Posted on July 27, 2015
The Customs-Trade Partnership Against Terrorism (C-TPAT) is a certification in which commercial transportation companies can voluntarily participate. The program is managed by the U.S. Customs and Border Protection Agency. The purpose of the program is to ensure security measures are met in order to prevent terrorism in the U.S.
Criteria for C-TPAT Highway Carrier Security include business partner requirements, conveyance security, less-than truck load requirements, physical access controls, personnel security, procedural security, physical security, security training and threat awareness and information & technology security.
When the program launched in November 2001 seven private companies enrolled to improve the security of their supply chains. Today, over 10,854 members participate; 4,315 importers in the program account for 54% of the value of all merchandise brought into the U.S.
Motor carrier participants engage in a workshop designed to train drivers to recognize trucks and trailers that have been compromised for the purpose of smuggling terrorists, terrorist weapons and contraband.
The inspection workshop covers:
- 17-point truck and trailer inspection process
- Inspection documentation
- Affixing seals
The regulations specify policies and procedures that relate to the locations at which the security inspections should be conducted. These locations include:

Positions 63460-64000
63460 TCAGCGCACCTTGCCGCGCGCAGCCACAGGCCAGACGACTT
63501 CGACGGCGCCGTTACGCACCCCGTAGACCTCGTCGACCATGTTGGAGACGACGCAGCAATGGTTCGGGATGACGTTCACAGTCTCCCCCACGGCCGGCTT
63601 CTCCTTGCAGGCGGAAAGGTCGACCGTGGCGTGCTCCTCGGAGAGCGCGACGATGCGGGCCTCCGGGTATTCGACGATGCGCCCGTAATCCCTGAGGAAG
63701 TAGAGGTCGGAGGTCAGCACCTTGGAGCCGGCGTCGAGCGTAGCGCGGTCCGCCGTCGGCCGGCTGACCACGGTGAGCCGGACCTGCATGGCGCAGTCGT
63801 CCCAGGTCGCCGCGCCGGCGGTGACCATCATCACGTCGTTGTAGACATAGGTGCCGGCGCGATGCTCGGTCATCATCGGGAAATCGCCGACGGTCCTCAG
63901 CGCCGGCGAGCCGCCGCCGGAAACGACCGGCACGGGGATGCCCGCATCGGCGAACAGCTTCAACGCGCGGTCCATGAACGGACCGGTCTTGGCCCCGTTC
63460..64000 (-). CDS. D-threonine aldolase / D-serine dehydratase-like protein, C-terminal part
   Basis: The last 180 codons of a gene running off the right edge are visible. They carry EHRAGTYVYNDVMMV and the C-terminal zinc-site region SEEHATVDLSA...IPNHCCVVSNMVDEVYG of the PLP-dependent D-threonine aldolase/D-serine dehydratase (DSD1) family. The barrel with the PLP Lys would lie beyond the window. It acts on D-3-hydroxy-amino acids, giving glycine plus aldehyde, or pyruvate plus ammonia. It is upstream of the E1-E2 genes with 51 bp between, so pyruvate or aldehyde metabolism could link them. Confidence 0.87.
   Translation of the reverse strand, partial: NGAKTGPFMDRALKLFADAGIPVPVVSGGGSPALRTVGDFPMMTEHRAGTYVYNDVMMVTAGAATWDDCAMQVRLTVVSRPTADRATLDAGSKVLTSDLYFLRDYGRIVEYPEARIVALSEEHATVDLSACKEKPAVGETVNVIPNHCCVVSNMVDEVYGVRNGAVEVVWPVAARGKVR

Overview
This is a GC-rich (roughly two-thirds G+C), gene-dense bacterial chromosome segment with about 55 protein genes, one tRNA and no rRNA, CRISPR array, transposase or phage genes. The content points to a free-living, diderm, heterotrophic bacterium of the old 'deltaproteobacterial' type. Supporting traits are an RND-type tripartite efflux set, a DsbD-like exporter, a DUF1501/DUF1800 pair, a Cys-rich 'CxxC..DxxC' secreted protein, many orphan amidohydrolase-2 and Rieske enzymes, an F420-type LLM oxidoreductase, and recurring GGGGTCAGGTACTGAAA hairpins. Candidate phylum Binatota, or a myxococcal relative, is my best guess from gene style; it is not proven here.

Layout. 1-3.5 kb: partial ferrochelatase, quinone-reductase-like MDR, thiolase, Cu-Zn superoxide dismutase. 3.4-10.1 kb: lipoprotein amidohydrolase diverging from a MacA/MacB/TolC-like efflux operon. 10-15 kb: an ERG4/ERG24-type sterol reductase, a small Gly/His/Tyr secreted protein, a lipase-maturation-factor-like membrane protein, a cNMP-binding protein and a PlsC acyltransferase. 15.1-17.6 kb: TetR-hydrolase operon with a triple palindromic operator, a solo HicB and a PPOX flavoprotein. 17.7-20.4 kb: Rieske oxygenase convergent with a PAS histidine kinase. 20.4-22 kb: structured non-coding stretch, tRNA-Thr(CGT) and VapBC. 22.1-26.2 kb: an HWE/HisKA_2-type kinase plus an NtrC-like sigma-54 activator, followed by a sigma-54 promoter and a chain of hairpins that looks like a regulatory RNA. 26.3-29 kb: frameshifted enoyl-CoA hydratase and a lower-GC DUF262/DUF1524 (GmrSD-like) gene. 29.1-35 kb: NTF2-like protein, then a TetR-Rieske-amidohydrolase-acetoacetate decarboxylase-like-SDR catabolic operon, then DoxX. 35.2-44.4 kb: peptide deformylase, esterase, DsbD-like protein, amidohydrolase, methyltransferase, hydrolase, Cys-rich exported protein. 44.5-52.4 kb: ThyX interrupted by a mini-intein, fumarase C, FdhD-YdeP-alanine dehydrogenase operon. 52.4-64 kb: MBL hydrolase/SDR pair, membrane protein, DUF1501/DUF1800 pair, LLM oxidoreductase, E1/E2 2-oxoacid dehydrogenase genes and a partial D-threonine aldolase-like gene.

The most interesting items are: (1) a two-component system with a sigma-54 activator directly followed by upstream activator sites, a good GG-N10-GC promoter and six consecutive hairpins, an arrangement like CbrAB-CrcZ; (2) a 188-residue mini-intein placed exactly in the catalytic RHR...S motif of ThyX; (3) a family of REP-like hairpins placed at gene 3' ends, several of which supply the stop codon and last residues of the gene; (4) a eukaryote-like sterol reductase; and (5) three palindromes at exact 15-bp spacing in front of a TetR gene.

- Container storage depot
- Service provider
- Third party warehouse
- Distribution centers
- Customer locations
Conveyance inspection procedures are clearly set out. Use of a checklist, systematic inspections and specific visual inspection criteria are all clearly detailed. The 17-point truck and trailer inspections are the focal point of the criteria. These include:
- Tires (truck & trailer)
- Floor (inside truck)
- Fuel tanks
- Cab/storage compartments
- Air tanks
- Drive shafts
- Fifth wheel
- Outside/inside doors
- Floor (inside trailer)
- Side Walls
- Front Walls
- Refrigeration unit
Companies who achieve C-TPAT certification must have a documented process for determining and eliminating risk throughout their international supply chain. Companies that meet this criteria are considered “low risk”, which means they have to go through fewer inspections which saves time.
For more information about the C-TPAT certification and criteria, please visit the Customs Border Protection Agency’s C-TPAT Highway Carrier Security Criteria.Tags: C-TPAT, Trucking